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The State of the Dark Web


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The State of the Dark Web

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If you’re a regular visitor to our blog, you may remember a most fascinating voyage last year. We took a plunge to the darkest corner of the internet known as the dark web.

We were met with a horrifying realization: there seems to be a “dark web counterpart” for all of us. Marketers? Check. Sales reps? Check. Customer service? Check. Many of these sites on the dark web even mirror legitimate websites, featuring about us pages, product pages—even reviews!

You know shady shenanigans are our thing here at Huntress, so we decided to suit up and make our descent back to the dark web to see what’s happening these days.

Some Things Never Change

We couldn’t help but notice some similarities between what we found last year and what’s going on now.

Much like we saw last year, bad actors are still sharpening their marketing and sales skills, diving head-first into promises of quality hacker tools, satisfaction guarantees and changed lives.


And what would a good deal be without a choice between tiers of services?


And this one was a bit interesting: one ransomware group clearly cares about customer satisfaction, as they dedicate an entire ticketing system to allowing prospects to chat with a real ransomware operator. Every good business relationship starts with positive interactions between people, right?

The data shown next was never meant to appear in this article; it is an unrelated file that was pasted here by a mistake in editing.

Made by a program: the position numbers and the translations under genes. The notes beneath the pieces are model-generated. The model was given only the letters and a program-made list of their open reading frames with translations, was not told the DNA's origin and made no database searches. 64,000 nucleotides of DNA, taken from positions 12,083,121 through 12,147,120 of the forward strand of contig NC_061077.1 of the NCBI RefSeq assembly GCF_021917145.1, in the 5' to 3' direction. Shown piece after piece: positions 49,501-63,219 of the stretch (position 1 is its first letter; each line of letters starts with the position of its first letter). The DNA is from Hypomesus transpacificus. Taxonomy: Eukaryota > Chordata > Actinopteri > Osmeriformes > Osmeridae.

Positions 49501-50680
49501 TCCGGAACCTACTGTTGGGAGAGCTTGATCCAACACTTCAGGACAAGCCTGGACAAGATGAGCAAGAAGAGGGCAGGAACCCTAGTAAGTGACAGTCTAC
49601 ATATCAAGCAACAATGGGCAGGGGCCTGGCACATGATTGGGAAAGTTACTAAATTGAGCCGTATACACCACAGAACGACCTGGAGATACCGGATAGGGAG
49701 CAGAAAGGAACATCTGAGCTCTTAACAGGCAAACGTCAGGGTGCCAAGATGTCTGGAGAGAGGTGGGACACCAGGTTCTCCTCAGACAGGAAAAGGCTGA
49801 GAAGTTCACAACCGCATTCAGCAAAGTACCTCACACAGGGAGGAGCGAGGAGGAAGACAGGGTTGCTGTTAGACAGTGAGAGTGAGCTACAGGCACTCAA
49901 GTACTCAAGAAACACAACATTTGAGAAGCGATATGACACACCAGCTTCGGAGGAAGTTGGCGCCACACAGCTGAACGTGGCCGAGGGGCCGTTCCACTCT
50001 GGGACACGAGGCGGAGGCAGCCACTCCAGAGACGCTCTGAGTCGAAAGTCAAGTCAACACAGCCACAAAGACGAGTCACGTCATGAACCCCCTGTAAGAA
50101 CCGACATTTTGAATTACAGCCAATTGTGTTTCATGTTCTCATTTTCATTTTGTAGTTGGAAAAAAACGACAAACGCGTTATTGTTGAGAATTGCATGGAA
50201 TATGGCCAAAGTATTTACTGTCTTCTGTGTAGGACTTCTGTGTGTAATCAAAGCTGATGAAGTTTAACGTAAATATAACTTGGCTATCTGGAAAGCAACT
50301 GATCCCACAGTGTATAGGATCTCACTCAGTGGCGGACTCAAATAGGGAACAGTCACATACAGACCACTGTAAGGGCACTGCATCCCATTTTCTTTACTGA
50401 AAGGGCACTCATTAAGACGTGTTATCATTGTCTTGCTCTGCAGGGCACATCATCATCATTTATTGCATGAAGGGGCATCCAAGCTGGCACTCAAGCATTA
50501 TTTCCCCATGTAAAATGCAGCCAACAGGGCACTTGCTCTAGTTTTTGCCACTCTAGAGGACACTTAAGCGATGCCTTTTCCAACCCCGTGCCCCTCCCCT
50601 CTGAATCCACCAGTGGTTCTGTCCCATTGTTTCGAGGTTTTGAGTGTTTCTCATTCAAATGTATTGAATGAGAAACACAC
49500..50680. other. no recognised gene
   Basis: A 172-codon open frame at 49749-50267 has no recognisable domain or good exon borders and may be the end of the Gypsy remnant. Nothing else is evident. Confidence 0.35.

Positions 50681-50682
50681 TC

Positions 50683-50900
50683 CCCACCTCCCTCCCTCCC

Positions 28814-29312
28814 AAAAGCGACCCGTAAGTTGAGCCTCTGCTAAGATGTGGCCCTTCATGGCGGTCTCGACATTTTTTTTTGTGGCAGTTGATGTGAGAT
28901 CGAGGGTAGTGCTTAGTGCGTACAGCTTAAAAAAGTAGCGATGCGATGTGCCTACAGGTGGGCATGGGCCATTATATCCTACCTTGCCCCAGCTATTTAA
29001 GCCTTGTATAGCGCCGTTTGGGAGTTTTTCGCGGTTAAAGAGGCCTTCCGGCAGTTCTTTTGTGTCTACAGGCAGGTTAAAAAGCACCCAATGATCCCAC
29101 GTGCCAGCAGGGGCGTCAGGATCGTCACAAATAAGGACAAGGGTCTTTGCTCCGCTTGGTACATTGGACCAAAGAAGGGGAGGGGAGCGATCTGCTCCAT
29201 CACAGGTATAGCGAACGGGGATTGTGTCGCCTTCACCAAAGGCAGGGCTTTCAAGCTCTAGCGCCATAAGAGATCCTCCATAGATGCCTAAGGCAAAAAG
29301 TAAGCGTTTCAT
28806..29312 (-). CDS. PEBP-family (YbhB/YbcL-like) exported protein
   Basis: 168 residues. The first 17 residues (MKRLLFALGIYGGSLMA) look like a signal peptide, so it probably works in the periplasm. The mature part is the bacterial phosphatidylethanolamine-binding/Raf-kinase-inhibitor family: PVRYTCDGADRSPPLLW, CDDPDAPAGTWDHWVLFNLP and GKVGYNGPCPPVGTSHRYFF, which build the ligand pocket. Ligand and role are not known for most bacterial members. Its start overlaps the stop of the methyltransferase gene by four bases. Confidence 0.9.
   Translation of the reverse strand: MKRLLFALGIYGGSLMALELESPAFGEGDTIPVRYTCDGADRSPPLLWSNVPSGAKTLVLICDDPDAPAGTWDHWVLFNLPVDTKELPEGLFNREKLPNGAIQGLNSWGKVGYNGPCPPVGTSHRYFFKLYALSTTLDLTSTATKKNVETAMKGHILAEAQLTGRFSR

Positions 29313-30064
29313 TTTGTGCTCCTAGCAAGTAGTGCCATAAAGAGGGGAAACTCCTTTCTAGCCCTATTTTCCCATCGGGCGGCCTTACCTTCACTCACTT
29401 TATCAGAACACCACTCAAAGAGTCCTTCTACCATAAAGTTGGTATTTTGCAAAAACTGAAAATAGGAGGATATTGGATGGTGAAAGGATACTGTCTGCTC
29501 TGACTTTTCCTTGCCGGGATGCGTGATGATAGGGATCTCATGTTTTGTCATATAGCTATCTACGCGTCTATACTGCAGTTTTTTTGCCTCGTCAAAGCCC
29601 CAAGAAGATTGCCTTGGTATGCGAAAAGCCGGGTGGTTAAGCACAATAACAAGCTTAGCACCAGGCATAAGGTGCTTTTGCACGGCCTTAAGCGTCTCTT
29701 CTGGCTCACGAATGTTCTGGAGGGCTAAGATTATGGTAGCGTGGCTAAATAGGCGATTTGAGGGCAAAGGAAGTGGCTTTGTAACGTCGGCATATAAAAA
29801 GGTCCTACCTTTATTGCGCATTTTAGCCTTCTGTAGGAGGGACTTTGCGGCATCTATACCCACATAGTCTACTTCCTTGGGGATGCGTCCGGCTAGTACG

We also saw a number of dedicated FAQs across sites on the dark web last year. We stumbled across a particularly interesting list of FAQs during our latest dive to the dark web—this time on a site that sells compromised PayPal accounts.


We also saw a number of dedicated FAQs across sites on the dark web last year. We stumbled across a particularly interesting list of FAQs during our latest dive to the dark web—this time on a site that sells compromised PayPal accounts.


What’s really fascinating is these underground, organized cybercrime groups and their similarities to legitimate businesses. They explain their business models. They prove their “legitimacy” (as well as they can while maintaining anonymity). Many even offer money-back guarantees and 24/7 support. They even offer up testimonials from happy customers.

These are standards that legitimate businesses strive toward every day. When we say it’s likely you have a dark web counterpart, we really mean it. 😅

P.S. We’re still thinking about you, Rodrigo. 💙

Good News: The Hackers Still Have Ethics!

I think my favorite realization last year was that the same hackers who exploit businesses apparently have ethics. 👀

There’s an entire underground ecosystem for hackers who feel they’ve been wronged. It consists of plaintiffs, defendants and courtrooms—much like our legal system does. 

What’s different is that the courtroom is actually an online forum:


I’m overjoyed to say that the hackers are still taking pride in their ethics this year. 🥲

Take the below ransomware group, for example. They position themselves as real heroes, bringing awareness to the network security industry by working to “force business [sic] to develop IT defense and security.” They “inform the society about attacks and consequenses [sic], about information leaked to the hackers.”